Nashua start-up company to offer anti-snooping software
Warning: Your smartphone may be spying on you.
So says Gary Miliefsky, a founding member of the U.S. Department of Homeland Security who's heading up a Nashua start-up company that is developing anti-snooping software.
"It's a huge problem," he said Friday. "We all install applets and click 'trust' without verifying."
He said smartphones can't prevent people from stealing your phone contact list or emails, which may contain sensitive information."If someone wants to steal your identity and watch you do your bank transactions online or watch your kids, SnoopWall is going to help protect you from those bad people," he said.Some apps that people download on their phone "steal data, and the anti-virus and firewall (protection) never manage those data leakage ports," he said.
"SnoopWall watches and helps and protects your hardware data ports where everybody's stealing from," he said. Miliefsky said his software protects those ports, such as Bluetooth and GPS.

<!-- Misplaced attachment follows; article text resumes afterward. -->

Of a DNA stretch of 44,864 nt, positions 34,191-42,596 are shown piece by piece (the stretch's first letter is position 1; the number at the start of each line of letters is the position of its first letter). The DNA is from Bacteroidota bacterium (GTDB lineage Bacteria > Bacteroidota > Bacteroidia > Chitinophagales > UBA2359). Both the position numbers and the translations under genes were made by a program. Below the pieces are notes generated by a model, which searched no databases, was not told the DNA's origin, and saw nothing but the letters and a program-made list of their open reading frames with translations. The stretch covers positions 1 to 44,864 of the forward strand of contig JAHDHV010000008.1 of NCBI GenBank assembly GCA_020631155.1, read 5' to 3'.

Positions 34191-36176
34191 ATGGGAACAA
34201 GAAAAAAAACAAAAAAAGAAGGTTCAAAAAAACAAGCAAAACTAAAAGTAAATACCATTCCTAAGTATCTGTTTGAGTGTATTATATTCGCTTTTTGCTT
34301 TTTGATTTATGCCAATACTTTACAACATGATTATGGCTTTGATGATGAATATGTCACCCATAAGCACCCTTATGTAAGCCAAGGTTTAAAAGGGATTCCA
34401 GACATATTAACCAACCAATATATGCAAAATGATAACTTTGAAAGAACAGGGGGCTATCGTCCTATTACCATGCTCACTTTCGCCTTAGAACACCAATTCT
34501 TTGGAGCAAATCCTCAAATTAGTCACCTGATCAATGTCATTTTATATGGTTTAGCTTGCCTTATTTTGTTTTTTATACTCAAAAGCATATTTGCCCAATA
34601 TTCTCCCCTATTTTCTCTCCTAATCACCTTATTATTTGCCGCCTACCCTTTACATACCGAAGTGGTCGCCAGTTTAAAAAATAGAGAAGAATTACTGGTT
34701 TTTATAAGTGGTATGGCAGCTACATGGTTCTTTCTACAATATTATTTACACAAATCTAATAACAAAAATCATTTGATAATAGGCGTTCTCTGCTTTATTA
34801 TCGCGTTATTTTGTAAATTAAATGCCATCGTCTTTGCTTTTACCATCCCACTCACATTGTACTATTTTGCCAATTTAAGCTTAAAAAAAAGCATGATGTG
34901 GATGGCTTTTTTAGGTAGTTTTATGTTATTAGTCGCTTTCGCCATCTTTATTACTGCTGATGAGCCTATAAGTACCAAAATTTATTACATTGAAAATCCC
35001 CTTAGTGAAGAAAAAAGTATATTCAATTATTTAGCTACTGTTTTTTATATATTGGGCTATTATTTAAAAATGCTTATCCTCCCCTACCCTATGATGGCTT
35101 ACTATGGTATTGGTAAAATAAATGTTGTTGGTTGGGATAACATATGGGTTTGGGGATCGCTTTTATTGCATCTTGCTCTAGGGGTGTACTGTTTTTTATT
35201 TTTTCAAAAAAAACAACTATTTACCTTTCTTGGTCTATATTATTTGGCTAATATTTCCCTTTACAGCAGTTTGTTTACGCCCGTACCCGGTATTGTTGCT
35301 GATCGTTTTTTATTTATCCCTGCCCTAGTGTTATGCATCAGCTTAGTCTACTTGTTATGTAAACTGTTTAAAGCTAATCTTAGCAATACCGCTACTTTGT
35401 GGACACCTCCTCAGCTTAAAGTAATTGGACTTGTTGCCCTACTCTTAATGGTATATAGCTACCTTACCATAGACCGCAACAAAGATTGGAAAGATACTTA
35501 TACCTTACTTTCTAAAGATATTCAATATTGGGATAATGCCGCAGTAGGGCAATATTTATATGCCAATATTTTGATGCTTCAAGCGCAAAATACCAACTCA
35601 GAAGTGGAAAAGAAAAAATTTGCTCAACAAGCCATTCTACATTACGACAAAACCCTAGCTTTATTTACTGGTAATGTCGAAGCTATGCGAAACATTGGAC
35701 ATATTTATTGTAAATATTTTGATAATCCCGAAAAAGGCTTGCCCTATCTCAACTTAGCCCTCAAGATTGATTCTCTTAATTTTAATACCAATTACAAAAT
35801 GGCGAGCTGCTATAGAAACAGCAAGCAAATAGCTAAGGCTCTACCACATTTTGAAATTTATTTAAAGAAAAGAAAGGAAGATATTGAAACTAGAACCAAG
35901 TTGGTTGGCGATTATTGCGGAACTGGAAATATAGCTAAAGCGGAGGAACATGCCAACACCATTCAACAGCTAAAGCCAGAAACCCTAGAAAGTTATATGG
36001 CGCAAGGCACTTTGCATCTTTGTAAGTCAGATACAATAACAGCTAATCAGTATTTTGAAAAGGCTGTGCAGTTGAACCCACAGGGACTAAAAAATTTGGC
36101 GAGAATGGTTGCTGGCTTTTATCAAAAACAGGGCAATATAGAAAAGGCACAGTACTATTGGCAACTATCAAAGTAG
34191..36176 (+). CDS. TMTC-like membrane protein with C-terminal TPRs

The website, AntiVirusTruth.org, said anti-virus software doesn't catch 20 percent of malware, which provides entry to spying on computer users.
"According to writers for Popular Mechanics, cyber criminals create backdoors that allow them to spy on you through your webcam, microphone, GPS & more," according to AntiVirusTruth.org.
A spokesman for CTIA-The Wireless Association, an international nonprofit group representing the wireless communications industry, didn't have an immediate comment Friday.
SnoopWall, about a half-dozen workers housed in a Tara Boulevard office, is raising funding through the crowd-funding site Kickstarter. Contributors giving $5 will receive an early-bird preview of SnoopWall for Android devices in July, while those donating at least $1,000 will get a launch party VIP invite. Other versions will follow.
Miliefsky expects business will get a boost from recent news reports of a federal surveillance program, approved by a secret federal court, that involved the federal government collecting from Internet providers online records in an effort to detect terrorist plots.
"I think that will drive more traffic and business our way," he said.
That news "is going to wake up a lot of people, and people will be worried about online privacy and mobile piracy and eavesdropping, and snooping is a big problem," he said.
"The NSA (National Security Agency) spying is not the big problem because they don't go inside your back pocket and steal your credit cards," he said. "I'm more worried about online predators looking at our kids."
Miliefsky said he "authored documents" for the Department of Homeland Security and the White House and trained a lot of people in the government on cybersecurity "to get us ahead of the next threat."
He said he couldn't talk about some of his government work.